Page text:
“Observing someone who becomes increasingly more confident in their art making and then seeing that person meet other artists and soon they’re coming just to talk; breaking out of their isolation,” says Bart, who knows how important this is. His son Nigel was diagnosed with schizophrenia and started Artbeat Studio to help others with mental illnesses after art helped him to heal.
‘But I’m not artistic’ excuses don’t wash here as everyone is assumed to be creative and mentored with a kind professionalism.
The Central Park/North Portage neighbourhood has many socio-economic issues which can be stigmatizing. According to the 2011 Census, the average income in this area is only $19, 975 as compared to $38, 159 for Winnipeg as a whole. More than 90% of the dwellings here are rented and most residents don’t own cars.
“They [Studio Central] are one of our key partners, we’re grateful for their presence and their help,” says Randy Braun, President of Central Park Neighborhood Association (CPNA). “We always have a representative from Studio Central sitting on our board.”
All this is in line with a new worldwide movement called Creative Placemaking which is the use of arts and culture based projects to revitalize neighbourhoods and boost local economies.
Studio Central held their popular Mental Health Carnival recently at the Portage Place food court. They tackled important and stigmatizing issues among many newcomers in the area using therapy dogs, balloon figures, art, games and music to supplement information about resources.
As well as participating in various neighborhood events like the Central Park Canada Day Celebration, their ongoing Central Park: Ignite Your Creative Spirit project will see many more community building art projects in the area.
As part of the Health Sciences Centre Renewal Project, Artbeat Studio alumni Ildiko Nova and James Adamson created two murals beautifying the Tecumseh parkade entrance to HSC.
Participants in the Creative Technique classes, under the direction of Katryna Lipinski, Community Projects Co-ordinator, are working on a series of 10 large and colourful narrative paintings for Seven Oaks Hospital. Every six months they put up a new art installation in the north east entrance corridor.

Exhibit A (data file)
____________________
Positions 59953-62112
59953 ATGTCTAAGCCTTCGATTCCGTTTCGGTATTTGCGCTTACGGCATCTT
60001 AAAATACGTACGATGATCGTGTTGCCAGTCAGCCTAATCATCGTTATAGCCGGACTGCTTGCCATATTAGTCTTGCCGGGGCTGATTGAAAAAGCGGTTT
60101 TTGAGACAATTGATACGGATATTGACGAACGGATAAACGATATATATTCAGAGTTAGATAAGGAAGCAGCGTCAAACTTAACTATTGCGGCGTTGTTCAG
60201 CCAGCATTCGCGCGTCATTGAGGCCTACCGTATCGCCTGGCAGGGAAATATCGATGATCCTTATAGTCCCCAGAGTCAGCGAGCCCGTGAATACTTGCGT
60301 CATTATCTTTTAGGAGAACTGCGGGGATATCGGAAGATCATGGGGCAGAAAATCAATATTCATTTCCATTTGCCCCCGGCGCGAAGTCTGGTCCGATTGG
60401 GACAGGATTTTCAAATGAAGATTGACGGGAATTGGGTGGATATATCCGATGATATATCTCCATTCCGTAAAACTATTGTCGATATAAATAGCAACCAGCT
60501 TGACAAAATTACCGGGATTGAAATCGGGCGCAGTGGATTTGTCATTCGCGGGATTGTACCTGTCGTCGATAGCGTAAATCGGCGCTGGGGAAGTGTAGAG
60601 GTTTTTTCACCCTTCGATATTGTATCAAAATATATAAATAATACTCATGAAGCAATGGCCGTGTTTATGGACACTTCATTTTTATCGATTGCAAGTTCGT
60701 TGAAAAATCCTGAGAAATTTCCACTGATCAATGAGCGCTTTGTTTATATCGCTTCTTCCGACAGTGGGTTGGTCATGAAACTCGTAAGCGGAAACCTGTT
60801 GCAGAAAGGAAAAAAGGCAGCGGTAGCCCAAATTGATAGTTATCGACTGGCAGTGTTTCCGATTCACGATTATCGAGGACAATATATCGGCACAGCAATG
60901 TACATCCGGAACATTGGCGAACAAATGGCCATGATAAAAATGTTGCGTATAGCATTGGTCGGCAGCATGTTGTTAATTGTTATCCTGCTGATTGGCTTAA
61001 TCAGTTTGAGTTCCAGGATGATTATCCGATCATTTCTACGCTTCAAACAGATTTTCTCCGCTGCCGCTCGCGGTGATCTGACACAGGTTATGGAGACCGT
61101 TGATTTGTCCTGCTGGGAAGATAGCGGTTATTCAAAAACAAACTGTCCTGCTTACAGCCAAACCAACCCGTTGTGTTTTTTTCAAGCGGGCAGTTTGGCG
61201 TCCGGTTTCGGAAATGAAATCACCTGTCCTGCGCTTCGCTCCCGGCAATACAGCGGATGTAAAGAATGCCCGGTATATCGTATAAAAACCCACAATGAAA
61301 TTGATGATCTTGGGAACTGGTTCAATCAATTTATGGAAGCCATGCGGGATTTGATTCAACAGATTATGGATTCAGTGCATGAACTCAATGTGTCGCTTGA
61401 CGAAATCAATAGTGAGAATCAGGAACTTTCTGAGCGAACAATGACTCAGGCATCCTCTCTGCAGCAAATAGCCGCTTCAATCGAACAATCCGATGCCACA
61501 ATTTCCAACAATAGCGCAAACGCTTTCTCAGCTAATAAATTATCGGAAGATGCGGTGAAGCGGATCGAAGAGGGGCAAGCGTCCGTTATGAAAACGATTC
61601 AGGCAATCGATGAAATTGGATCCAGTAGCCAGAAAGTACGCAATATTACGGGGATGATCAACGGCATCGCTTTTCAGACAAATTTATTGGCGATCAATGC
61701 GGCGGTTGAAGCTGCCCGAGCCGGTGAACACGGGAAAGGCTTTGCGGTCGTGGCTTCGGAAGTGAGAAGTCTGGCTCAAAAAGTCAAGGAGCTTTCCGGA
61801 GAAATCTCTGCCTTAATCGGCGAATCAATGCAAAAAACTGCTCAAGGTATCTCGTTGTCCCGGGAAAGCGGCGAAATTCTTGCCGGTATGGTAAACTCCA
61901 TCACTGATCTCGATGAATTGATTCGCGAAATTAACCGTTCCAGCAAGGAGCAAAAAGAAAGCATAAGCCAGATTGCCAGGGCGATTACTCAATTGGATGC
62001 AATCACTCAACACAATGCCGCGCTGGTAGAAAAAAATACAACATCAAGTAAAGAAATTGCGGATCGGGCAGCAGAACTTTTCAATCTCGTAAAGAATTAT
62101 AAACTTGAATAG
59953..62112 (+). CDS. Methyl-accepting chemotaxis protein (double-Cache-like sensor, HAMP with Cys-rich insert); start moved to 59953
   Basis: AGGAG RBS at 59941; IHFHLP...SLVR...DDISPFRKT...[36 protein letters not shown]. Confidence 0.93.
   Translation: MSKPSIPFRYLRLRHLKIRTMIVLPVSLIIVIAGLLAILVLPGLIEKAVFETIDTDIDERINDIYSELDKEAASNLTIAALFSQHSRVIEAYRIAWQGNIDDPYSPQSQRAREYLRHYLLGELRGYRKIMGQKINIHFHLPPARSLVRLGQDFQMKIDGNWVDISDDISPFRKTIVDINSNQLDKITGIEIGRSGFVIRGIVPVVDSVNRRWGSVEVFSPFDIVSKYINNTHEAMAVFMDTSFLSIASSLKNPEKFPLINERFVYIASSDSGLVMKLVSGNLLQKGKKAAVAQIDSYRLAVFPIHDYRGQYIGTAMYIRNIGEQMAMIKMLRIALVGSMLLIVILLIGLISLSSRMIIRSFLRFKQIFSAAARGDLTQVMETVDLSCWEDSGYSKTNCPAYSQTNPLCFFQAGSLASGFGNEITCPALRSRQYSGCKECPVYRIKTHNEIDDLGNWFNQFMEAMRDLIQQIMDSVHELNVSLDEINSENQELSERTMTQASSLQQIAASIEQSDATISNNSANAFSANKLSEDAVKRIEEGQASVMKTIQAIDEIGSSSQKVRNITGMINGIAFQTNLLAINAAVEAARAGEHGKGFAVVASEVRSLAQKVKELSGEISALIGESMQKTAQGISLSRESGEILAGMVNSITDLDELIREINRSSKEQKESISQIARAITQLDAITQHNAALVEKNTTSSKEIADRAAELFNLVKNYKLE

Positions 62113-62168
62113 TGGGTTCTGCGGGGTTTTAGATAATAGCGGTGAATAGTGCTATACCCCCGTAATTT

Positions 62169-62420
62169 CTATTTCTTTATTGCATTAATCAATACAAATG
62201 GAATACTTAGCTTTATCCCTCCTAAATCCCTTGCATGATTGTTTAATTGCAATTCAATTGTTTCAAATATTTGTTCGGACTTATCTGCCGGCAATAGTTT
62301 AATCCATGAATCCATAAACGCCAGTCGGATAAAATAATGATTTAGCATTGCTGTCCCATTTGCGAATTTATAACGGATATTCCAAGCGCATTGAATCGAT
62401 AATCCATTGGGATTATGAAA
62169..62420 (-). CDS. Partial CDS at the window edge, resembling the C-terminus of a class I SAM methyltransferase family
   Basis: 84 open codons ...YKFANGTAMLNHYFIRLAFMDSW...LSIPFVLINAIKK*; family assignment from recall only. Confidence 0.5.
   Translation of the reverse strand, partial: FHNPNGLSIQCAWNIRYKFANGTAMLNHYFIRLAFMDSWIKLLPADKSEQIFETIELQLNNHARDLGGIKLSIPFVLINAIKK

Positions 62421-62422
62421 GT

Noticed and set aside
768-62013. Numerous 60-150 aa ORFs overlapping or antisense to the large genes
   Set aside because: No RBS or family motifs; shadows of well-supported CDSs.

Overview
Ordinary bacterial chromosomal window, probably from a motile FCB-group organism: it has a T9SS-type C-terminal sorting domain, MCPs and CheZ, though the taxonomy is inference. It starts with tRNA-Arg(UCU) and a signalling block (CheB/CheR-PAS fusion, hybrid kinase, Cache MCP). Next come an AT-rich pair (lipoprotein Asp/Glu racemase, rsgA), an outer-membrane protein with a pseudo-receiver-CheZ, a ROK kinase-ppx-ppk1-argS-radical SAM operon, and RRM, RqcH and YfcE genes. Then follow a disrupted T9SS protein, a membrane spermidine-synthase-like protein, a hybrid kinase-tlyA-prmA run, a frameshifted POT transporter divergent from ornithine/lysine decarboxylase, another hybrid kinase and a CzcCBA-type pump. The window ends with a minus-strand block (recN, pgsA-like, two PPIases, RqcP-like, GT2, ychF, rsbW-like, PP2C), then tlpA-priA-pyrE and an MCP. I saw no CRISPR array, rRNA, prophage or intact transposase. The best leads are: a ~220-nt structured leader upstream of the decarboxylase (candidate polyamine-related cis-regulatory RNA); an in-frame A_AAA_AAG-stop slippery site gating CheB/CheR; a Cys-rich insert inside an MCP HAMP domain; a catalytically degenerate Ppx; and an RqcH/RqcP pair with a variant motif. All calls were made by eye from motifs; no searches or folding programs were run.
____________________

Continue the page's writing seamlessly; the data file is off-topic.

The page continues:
These days Studio Central is busy conducting art workshops everywhere from Unemployment Centres to Drop-in Centres. They’re getting more and more requests from non-profits.
The Artbeat Studio alumni get experience implementing a comprehensive community-based arts program and the organizations are grateful for the monthly classes.
It’s not all art and no play. Café Central takes up about a third of the space at Studio Central. It’s an intimate venue with seating for 25 at round tables replete with tablecloths and plants and the stage boasts professional sound equipment. Tuesday through Friday they host a House Concert at 3 p.m. The half hour performances give the building residents, and anyone else around, a musical treat and a chance to socialize.
The bands get to play in front of a receptive audience and to try out new material. And what’s a venue without a house band? Harmony Workshop have been together for a year now. They’ve really grown as a band and they play once a week. Otherwise you’ll hear anyone from bands to singer-songwriters to poets and comedians. The schedule is online in the Studio Central bulletin.
From such a humble and unconventional beginning Studio Central has grown to have a huge impact on the community. Many of the artists still give back to the community by volunteering.
“It was a transformative experience for me,” says Ernie Bart of listening to and being inspired by the artists who started Studio Central, by taking their own needs as artists seriously.